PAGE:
Rick Santorum Announces Support for For-Profit Colleges

Former Senator Rick Santorum said last week that he believes President Obama is “waging war” on for-profit colleges. According to a speech he gave at the Detroit Economic Club published in the Detroit Free Press:

One of the concerns I have with this revitalized economy is to make sure that we have the education and training available to train people for these new jobs — including older workers. And what we’ve seen in this president is an assault on those very schools that do most of the training out there, and that’s the private schools. This president has had a war on private [for-profit] education.

This comes as a shock to some people, that the president would have a war on something. But this is consistent. He believes that private sector schools are somehow evil and they’re abusive, and his Education Department has done everything they could to make it harder for them to compete for loans and other things and to stay in business.

Under the Department of Education’s “ Gainful Employment” provisions of 2011 for-profit colleges are cut off from federal student aid funding if more than 35 percent of former students aren’t paying off their loans and/or if the average former student spends more than 12 percent of his total earnings servicing student loans.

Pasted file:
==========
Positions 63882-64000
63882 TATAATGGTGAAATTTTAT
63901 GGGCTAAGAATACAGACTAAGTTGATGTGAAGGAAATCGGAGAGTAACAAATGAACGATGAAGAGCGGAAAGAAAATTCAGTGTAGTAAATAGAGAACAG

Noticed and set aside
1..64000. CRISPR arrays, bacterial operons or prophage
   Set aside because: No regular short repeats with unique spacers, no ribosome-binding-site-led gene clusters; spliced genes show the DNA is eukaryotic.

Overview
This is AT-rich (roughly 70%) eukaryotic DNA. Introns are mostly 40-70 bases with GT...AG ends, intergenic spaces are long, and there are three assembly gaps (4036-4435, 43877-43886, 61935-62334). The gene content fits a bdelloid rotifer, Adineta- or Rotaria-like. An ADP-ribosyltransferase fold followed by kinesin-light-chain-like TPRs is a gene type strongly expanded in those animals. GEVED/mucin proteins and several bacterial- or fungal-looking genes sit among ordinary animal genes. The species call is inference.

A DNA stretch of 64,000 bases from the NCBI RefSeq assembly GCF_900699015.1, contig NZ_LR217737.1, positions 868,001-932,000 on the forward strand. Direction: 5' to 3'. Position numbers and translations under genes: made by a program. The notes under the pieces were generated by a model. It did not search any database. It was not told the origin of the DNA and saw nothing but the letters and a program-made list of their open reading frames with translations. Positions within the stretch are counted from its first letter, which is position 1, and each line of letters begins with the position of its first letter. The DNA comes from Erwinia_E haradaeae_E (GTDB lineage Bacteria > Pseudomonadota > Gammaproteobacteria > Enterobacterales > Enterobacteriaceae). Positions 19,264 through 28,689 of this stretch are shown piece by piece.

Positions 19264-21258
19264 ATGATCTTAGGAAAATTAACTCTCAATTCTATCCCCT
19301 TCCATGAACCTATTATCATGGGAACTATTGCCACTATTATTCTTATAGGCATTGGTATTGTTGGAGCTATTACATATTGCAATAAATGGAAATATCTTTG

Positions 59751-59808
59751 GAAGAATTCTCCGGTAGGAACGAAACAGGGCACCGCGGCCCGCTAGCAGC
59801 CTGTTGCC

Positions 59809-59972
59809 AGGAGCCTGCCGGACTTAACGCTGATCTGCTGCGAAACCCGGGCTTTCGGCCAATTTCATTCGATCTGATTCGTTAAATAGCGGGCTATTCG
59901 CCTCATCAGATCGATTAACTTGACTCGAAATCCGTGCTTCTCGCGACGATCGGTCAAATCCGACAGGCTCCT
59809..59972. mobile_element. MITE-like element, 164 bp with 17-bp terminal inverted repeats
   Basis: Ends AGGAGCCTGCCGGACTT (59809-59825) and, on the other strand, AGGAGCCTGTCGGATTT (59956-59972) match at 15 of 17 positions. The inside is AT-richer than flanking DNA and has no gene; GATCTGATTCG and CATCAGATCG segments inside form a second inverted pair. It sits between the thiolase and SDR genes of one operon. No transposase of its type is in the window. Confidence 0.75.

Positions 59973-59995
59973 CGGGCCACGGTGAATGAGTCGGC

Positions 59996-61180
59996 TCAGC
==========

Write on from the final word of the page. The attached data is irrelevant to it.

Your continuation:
Leaving aside, for a moment, all politics here: that just doesn’t really sound like the sort of policy designed to prevent all for-profit colleges from “staying in business.” Perhaps I’m a little biased here but that seems like a fairly straightforward protection on the use of taxpayer dollars.

Santorum explained that he was really supportive of for-profit colleges because “they are going to be the principal tool, along with community college to respond to… exploding demand for skilled and semi-skilled workers to do the jobs of the future.“

A study published earlier this month in the Journal of Economic Perspectives indicated that the average former for-profit student earned $19,950 a year in 2009. The average former community college student, in contrast, earned $24,795.

Some 40 percent of former for-profit students were unemployed more than 3 months after leaving their programs.

Santorum said that he if he were elected president he would have “a very, very different attitude toward” for-profit colleges and he would support such companies enthusiastically in order to “help the business community meet their training needs.”

That 40 percent unemployment rate might indicate that for-profit schools aren’t really the best training programs for this “revitalized economy.”

Daniel Luzer

Daniel Luzer is the news editor at Governing Magazine and former web editor of the Washington Monthly. Find him on Twitter: @Daniel_Luzer